It is a city that bustles with industry and crafts, commerce and culture, art and science. The Chianti region between Florence and Siena is one of the most beautiful landscapes in Italy and a famous wine production area. Founded by the Romans in the first century B.C., Florence reached its pinnacle between the 11th and 15th centuries, when it was a free city balancing the authority of the Emperor with that of the Pope. In the 15th century it came under the rule of the Medici family, who later became the Grand Dukes of Tuscany. The city is considered the cradle of the Renaissance and humanism and was a leading center of art, culture, politics and economic power during this period. The universal geniuses Leonardo da Vinci and Michelangelo thrived here. Their works, along with those of many generations of artists up to the masters of the present century, are gathered in the city's many museums.
The sixteenth century villa with a beautiful garden is surrounded by olive groves, vines, rows of cypress trees and ochre-coloured farmhouses – all this just twenty minutes from Florence and a little more than thirty from Siena. It is more like a private house than a hotel: a Tuscan villa with its family antiques, an elegant but very warm ambiance, spacious and quiet bedrooms, lavish breakfasts. The latter feature a large buffet that includes Tuscan specialities such as fresh ricotta cheese, the local focaccia bread, prosciutto and home-made brioche. Whereas the loggia looks out onto a formal garden, the swimming pool is located in an olive grove. All the bedrooms are spacious – most are even enormous – some have frescoed walls and ceilings, and a couple of them have a fireplace. Each room has its own refrigerator, computer outlet, safe, air conditioning, an electric kettle and a tea and coffee tray. The view is of the garden, the olive grove or the central courtyard with the old well and fragrant creeping vines. The bathrooms have been decorated with thorough attention to detail, each with handmade tiles and some with original frescoes.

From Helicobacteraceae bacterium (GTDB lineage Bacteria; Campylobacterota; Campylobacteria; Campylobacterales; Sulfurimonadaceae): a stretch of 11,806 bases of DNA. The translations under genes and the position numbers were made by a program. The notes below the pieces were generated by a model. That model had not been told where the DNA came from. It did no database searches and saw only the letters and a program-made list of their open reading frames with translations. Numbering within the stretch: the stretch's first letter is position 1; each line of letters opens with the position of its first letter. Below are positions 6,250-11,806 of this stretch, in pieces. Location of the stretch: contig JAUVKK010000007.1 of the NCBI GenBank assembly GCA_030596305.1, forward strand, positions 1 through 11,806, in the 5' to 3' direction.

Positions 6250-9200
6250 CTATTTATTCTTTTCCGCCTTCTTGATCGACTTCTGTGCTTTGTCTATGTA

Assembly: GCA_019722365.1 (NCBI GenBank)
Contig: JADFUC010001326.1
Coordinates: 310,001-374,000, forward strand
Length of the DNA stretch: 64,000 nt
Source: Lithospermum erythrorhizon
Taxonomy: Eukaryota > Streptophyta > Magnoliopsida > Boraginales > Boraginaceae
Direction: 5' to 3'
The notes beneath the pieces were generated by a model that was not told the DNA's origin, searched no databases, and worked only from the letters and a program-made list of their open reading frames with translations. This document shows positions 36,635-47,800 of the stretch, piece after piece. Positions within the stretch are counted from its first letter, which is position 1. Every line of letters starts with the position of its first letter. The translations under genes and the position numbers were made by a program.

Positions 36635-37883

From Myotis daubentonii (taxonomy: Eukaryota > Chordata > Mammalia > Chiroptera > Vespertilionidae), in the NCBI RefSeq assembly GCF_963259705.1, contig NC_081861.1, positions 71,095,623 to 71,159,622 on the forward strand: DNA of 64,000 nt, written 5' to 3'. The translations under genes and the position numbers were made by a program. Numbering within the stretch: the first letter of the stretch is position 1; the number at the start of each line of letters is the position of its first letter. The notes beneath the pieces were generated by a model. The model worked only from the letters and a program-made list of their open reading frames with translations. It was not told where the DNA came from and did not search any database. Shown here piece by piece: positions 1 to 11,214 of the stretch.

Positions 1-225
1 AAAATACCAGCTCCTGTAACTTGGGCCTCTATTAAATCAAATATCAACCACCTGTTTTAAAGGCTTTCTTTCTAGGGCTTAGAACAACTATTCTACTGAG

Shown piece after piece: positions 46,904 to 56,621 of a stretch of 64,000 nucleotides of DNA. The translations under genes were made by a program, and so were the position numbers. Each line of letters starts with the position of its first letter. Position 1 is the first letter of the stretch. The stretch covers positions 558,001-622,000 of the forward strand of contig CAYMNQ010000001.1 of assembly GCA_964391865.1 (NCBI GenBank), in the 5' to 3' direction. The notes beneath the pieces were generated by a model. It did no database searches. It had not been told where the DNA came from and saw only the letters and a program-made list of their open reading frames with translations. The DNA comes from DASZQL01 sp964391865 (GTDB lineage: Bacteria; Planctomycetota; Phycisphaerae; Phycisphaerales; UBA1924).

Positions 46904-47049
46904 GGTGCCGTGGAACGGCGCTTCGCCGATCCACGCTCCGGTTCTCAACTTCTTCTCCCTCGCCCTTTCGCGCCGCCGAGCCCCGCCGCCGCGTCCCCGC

Getting to Florence from the hotel is quite easy: guests can drive into the city and park at the train station, drive to a large park & ride parking lot just outside of Florence and take the tram into town, or take the bus to Florence from a stop two miles from the hotel. A visit to a working winery, including wine tastings and a light buffet of local products, can be booked upon request.
The magnificent renaissance park at Palazzo Pitti was the most famous garden in all of Italy during the 16th century. The landscape architects have created it in such a way that Florence is always a focal point. Today visitors can explore grottos, fountains, an amphitheater and even an Egyptian obelisk on the nearly five-hectare site. The Boboli Gardens are open daily.
The palace from 1458, which belonged to the wealthy merchant family Pitti, is still one of the largest buildings of Florence. However, it only took on its current appearance a hundred years later when an even richer family, the Medici, moved in. The Pittis had been disowned after they had allegedly taken part in a conspiracy. After the Medici had lost their power, the dukes of Tuscany and later the kings of Italy resided there. In 1565 a kilometer-long corridor between the Pitti Palace and Palazzo Vecchio was built to shield the noblemen and wealthy from the plebs when they left their residence to walk to the town hall. Today dukes and kings have disappeared, so the palace only houses a few museums and exhibitions.
The basilica on the highest point of the city is considered one of the most beautiful churches in Italy. Although built around 1000 the Church is neither spectacular nor particularly large from the outside. But the interior is most convincing. The altar is in fact not on a level with the nave, but is elevated and one cannot look onto the the top of it. The unusual symbols on the portico are to this day a mystery to art historians. The ceiling has a very different style and really does not match the rest of the church. However, all elements work harmoniously with each other. There is a beautiful view over Florence when leaving the Basilica.
This medieval abbey in the vineyards southeast of Florence is today a renowned winery. It is also the starting point for a pleasant walk through a delightful cultural landscape that will lead you down to the Pesa River. (2 hrs, 30 min, 9.5 km, total vertical distance: 290 m)
This is our suggested route if you want to get to know Florence on your own. From the train station, it will take you to the cathedral, the historic center of town and then across the Arno over the Ponte Vecchio. The Boboli Gardens on the other side of the river offer the most beautiful view of the city. (3 hrs, 6 km, elevation change: 90 m)